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An insider's view of the natural history museum


Tuesday, June 11, 2013, by Faith Neff
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Down in the depths of the Natural History Museum we tread. Here in this tight room, alongside 1.4 million dried and jarred fish samples, we learn about the importance of sample databases. When someone discovers a new species, they first have to go to places like the Natural History Museum to make sure it has not been found already. Nowadays we also use DNA testing to make sure that the discovery is valid. Once it has been established that the species is something new, a specimen sample is kept at the museum in case there is any dispute later down the line. But that's not all the samples are used for! Many fish, like the one pictured here, are very small and contain like a MILLION bones. Keeping track of which bone is the second rib versus the forty-second rib can be tough. However, when kept in alcohol the fish skeletons can remain intact and the bones and cartilage can be dyed different colors, like the one seen here.

[Photograph Credit: Trynn Sylvester]After we had our fair share of fish, we moved up into the rafters to check out the bird collection. The first thing that we all noticed was the smell, which was almost intoxicating. But our attention quickly shifted when they brought out the birds of paradise. Although the females are pretty bland, the male birds of paradise are definitely dressed to impress. Then we got to check out the hummin birds. The blues and greens, seen in the humming birds here, are colors caused by the structure of the feather, which allows them to last much longer than pigments that produce the other bright colors on birds.

[Photograph Credit: James Leitner]As you can see, each bird has a unique tag. These tags tell important stories about where and when the bird was found, who found it and how much it weighed. The bird collectors have to prepare the birds in a special way. Otherwise the fat left in the bird's body can leach out of their feet and cause their tags to decompose. This process also attracts beetles, which can damage the precious specimen. But wait: the beetles are not all bad! When we want to look at the bird's skeleton on its own, the museum uses beetles to eat the bird clean down to its bones. How cool is that?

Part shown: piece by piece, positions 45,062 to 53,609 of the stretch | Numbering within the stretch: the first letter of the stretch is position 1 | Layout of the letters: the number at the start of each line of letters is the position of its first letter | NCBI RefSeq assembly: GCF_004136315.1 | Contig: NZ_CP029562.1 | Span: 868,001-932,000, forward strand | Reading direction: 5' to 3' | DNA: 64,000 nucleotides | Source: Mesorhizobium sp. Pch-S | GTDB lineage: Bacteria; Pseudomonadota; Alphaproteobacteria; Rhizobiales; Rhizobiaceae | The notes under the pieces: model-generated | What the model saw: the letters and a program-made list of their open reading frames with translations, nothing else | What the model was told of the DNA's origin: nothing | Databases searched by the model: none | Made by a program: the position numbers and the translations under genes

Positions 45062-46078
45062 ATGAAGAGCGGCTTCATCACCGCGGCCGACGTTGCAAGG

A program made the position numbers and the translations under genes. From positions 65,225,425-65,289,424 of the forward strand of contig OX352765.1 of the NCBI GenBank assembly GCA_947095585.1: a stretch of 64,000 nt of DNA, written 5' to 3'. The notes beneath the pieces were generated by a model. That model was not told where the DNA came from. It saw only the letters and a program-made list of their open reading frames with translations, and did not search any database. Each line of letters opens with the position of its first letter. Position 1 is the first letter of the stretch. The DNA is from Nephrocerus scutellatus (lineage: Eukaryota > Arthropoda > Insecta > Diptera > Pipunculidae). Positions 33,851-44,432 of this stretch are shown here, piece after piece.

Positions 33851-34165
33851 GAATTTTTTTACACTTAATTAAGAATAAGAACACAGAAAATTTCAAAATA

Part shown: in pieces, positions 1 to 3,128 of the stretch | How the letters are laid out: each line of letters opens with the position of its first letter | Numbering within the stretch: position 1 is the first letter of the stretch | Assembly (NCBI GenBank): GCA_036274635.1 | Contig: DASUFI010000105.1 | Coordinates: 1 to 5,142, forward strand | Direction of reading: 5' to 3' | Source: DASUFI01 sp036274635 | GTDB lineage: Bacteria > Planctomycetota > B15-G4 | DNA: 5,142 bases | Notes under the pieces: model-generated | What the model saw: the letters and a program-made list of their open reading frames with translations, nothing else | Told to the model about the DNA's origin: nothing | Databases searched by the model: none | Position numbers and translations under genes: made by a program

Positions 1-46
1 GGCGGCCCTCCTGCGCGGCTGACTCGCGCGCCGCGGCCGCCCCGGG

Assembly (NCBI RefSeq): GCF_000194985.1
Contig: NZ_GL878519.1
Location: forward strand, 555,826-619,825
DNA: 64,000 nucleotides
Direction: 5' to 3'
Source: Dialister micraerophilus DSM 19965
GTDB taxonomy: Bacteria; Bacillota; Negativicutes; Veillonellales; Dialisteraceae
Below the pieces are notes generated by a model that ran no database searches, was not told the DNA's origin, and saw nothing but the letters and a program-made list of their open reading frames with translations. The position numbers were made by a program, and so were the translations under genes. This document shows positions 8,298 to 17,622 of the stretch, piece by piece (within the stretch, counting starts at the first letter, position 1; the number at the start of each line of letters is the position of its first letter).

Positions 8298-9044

After exploring all this sweet stuff, we got to hang out and mentally digest all that we had learned. Here is a picture of me and some Harvard Forest friends chillin' on the Natural History Museum's lawn.

[Photograph Credit: Hannah Wiesner ]

Faith Neff

Quirky Q&A with Faith

Are sharks mean because they feel unloved, or do they just have a mean way of sharing their affection with others?

Sharks aren't mean. In fact I think that they are the greatest scientists of all since they are just overwhelmingly curious creatures.

What is the most rewarding experience you have had and what made it so?

Spending a month rafting down the Colorado River, through the Grand Canyon has been one of the most rewarding experiences of my life. Getting to spend so much time with amazing people while exploring sure a cool place taught me a lot about perspective.

What trip would you most like to take in your lifetime?

I would like to spend a year or so traveling around the world. Only traveling in one direction, just to make it interesting.

What object would you like to be able to draw really well?

I think that it would be really useful to be able to draw plants really well, especially in this program.

Would you rather see a movie, a parade, or a magic show?

I love watching movies. It really helps me relax and unwind. However, I have never seen a magic show and think that that could be really fun as well. 

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